This tiny town of Morris, Minnesota has one single-screen theater that was built in the 1940s — it’s a classic and historic building, where I’ve spent many hours. Two of my kids worked there through high school and part of college. It has struggled a bit, though, and several years ago there was a worrisome struggle when the owner sold it, and one of the buyers intended to turn into a goddamned church. Morris has over 15 churches, but only one theater, so that would have been a wasteful catastrophe. Fortunately, it was instead bought up by a coalition of community members committed to preserving it, and it’s now a coop. I’m a member, and I’ve actually just volunteered to work in the theater maybe once a week, starting in January. Come on out some evening, maybe I’ll sell you some popcorn.
There is an exhibit on the history of the theatre opening at the county historical museum today, and there is a video about the community efforts.
One catch, though: movie distribution has changed, and it’s really tough to book for a single-screen theater anymore.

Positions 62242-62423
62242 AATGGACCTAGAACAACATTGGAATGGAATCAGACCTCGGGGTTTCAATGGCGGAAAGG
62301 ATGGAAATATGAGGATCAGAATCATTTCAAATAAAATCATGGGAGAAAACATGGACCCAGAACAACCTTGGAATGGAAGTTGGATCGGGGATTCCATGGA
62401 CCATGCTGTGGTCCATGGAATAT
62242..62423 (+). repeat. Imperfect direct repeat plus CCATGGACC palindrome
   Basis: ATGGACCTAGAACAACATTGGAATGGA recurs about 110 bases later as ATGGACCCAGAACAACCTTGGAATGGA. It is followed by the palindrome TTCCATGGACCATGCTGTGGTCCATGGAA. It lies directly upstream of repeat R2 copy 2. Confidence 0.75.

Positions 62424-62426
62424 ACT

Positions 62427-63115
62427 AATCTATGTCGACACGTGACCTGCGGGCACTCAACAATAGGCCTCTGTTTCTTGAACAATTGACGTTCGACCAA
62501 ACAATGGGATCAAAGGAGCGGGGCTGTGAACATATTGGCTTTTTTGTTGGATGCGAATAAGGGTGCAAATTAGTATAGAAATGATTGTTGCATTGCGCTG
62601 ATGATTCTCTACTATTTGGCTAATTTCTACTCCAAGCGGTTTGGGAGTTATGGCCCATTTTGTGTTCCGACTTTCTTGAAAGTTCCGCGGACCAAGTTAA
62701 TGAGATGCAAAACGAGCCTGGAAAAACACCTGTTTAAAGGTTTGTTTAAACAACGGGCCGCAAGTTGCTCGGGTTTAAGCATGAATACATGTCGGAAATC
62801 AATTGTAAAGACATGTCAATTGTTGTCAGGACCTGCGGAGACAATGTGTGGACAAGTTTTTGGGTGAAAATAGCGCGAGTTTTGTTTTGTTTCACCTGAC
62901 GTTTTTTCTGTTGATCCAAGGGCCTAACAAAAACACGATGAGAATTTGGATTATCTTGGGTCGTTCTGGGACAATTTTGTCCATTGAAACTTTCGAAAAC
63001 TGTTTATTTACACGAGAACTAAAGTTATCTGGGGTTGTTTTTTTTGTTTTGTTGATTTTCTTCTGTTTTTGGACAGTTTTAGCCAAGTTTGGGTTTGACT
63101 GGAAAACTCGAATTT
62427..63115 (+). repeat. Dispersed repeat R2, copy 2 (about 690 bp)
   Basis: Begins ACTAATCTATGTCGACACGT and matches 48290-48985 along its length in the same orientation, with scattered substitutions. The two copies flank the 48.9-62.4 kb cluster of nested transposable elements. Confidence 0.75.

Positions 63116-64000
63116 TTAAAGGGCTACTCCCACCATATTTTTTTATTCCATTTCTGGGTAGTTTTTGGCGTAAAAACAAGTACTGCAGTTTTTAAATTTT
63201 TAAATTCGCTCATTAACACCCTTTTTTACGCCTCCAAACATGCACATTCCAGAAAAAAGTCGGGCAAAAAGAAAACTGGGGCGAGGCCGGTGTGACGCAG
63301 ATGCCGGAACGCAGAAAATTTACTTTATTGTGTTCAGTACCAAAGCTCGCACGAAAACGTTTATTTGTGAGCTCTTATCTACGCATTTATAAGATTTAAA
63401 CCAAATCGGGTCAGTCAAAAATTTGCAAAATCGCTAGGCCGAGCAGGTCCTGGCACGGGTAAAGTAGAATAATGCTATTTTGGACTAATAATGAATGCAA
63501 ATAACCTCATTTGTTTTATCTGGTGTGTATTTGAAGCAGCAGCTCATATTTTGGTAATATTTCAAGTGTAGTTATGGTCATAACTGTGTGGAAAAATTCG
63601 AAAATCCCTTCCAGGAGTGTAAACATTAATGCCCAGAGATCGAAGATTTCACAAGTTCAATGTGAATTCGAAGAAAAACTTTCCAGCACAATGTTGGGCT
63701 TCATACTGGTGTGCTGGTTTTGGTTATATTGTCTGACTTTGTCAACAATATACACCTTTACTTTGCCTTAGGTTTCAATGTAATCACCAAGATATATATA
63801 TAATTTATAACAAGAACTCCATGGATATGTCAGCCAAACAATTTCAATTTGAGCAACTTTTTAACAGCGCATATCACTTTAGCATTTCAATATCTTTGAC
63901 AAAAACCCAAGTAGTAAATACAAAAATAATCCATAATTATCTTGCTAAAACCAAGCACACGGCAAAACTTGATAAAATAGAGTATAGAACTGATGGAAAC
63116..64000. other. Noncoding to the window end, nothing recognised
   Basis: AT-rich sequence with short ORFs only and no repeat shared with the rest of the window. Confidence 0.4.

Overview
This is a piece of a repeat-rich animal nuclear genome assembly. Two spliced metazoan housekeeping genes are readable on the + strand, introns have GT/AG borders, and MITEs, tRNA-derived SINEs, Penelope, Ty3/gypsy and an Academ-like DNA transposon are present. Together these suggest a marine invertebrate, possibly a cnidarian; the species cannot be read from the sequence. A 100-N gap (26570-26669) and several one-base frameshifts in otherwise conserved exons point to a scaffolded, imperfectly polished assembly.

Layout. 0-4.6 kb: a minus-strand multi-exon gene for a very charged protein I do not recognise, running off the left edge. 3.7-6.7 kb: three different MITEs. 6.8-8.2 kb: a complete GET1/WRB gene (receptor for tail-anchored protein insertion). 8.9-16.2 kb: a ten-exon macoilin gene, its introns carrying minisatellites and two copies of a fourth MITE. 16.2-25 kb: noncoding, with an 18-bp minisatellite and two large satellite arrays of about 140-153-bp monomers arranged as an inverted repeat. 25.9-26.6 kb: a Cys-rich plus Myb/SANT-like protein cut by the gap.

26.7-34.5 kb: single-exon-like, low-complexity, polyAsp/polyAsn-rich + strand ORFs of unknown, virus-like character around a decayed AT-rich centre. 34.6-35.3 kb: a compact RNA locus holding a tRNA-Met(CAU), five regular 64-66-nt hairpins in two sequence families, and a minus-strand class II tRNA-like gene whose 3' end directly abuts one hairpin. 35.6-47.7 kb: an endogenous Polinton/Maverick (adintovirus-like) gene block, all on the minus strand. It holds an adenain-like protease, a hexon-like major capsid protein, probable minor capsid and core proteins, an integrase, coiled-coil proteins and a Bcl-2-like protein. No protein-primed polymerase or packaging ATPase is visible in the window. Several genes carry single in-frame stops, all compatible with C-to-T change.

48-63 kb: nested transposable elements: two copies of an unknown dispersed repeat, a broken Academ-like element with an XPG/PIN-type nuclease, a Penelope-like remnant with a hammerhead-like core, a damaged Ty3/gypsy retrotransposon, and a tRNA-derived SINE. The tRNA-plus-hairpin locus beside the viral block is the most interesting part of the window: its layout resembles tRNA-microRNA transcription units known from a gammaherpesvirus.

Our next great challenge: the movie business itself. Regrettably movie studios are becoming our enemy. Studios are insisting that even small single screen theatres, like ourselves, must keep first run movies for three weeks. This means no other movie can be shown on our one screen while the first run movie is in town, which is a significant problem because our audience drops off dramatically in subsequent weeks. To keep showing first run movies we need a smaller, second screen. This will allow us to move first run movies to the smaller screen after two weeks, and bring in a new movie on the big screen. We can also use the small screen for quirky films and special events while a first run film is showing on the main screen.
That necessary second screen is in the works. The room is there. There’s all kinds of carpentry going on. But it needs more money to finish the work and get the projection equipment — once we’ve gotten over that hurdle, we can achieve a major leap in revenues, which will allow further renovation. There is a GoFundMe to raise money to complete the second screen — donate if you love movies and classy old art deco theaters! And if you do donate, next time you’re in Morris I’ll take you to the movies, my treat.